David Kisor, R.Ph., B.S., Pharm.D.
Dr. David Kisor is a professor of pharmacokinetics and chair of the Department of Pharmaceutical and Biomedical Sciences at the Raabe College of Pharmacy at Ohio Northern University. Kisor came to ONU from GlaxoWellcome, (originally Burroughs Wellcome Co. and now GlaxoSmithKline), where he was a research scientist in Pharmacokinetics & Drug Metabolism, focusing on the development of purine analog anti-leukemia drugs, including the drug nelarabine, a derivative of guanine, one of the “building blocks of life,” that was marketed in the U.S. in 2005. His focus at ONU has been pharmacokinetics and the relationship between genetics and pharmacokinetics. He has integrated pharmacogenetics into the pharmacokinetics subject matter since 1998.
Recently, his plan for the integration of pharmacogenetics and personalized medicine throughout the six-year PharmD program at the Raabe College of Pharmacy was adopted by the college faculty at-large. In spring 2012, Kisor will offer a University-wide, public-access course on evaluation of a human genome through his blog. Additionally, he, along with Drs. Jon Sprague, Michael Kane and Jeff Talbot, is co-authoring a student-based textbook on the interface of pharmacogenetics, pharmacokinetics and pharmacodynamics in personalized medicine. Kisor also serves as the college’s representative to the Personalized Medicine Coalition. The Raabe College of Pharmacy is the only college of pharmacy in the country that belongs to the PMC, an interdisciplinary organization leading the way in the implementation of personalized medicine in the U.S.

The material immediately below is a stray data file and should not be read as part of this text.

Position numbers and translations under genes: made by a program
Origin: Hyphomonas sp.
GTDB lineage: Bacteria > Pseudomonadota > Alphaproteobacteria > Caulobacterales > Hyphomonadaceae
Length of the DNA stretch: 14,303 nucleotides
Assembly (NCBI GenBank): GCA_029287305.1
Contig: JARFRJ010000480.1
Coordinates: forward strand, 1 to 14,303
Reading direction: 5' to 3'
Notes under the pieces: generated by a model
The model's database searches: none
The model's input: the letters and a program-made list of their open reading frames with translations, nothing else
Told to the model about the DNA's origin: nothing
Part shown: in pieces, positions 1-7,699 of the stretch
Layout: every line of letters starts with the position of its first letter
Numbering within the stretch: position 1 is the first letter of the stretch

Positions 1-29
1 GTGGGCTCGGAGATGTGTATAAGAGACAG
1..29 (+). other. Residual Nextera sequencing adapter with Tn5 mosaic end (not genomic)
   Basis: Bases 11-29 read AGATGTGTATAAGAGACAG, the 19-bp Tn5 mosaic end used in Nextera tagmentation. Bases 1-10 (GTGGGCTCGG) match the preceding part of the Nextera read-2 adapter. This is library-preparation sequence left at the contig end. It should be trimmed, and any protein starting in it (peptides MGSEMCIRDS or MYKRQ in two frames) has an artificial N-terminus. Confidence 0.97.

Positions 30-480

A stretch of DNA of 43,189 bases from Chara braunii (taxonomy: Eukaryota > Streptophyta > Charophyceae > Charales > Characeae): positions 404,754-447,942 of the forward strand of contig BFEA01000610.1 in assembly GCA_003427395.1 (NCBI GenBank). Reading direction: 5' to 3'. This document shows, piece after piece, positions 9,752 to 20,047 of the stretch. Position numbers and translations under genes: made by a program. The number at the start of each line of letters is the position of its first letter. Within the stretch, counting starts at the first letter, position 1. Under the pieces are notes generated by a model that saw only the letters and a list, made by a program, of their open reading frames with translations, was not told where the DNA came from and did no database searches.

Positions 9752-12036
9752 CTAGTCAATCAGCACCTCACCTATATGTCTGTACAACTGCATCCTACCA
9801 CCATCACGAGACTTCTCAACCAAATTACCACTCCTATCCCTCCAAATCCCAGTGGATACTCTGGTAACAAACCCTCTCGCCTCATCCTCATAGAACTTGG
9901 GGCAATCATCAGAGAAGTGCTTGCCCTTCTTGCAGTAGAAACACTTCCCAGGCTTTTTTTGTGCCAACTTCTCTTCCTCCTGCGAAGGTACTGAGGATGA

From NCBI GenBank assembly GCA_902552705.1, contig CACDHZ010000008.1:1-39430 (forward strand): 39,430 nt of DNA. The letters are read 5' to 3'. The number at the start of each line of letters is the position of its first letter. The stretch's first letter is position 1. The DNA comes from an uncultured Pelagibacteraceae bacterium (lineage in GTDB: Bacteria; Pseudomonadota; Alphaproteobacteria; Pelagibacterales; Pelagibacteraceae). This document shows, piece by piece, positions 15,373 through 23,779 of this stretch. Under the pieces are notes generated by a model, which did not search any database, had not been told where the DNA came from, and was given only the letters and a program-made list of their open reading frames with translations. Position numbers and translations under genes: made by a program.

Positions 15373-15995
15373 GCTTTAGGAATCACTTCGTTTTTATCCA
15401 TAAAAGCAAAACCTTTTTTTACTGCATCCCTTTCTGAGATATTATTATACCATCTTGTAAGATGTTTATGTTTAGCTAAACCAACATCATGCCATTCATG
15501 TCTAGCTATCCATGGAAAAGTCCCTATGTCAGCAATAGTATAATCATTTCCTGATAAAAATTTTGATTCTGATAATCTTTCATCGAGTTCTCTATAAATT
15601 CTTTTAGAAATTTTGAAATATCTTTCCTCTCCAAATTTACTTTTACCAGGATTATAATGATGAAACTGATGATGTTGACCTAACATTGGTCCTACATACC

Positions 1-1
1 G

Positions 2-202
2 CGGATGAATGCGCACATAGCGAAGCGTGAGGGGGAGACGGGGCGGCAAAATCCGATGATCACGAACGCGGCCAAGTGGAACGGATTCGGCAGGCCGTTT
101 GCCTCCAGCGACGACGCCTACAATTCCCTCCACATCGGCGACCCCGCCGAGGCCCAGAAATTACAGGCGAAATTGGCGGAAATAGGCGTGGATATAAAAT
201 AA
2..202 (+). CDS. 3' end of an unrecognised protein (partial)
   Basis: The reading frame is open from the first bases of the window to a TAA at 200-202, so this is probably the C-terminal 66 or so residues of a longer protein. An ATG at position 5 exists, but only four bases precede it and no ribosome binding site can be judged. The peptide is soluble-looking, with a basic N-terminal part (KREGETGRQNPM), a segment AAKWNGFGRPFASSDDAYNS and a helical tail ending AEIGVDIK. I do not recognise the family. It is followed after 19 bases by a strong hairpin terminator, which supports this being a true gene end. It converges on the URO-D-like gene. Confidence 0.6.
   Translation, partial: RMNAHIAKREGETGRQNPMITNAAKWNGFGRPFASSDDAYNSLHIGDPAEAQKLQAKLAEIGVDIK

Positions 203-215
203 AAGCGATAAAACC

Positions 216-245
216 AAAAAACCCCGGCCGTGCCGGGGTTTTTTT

"In history, we rarely have the opportunity to be part of something that promises to profoundly change our world. In medicine, in pharmacy, it is genomics, and our students understand this is the ‘here and now’ future of our profession. Their applications of pharmacogenomics will lead our profession to greater, positive change."
“The college has been teaching ‘personalized medicine’ for more than a decade and has committed to being a leader in pharmacogenetics education.”
“We recognize the promise of the human genome project, pharmacogenomics and personalized medicine, and are working to make personalized medicine an expectation of our students.”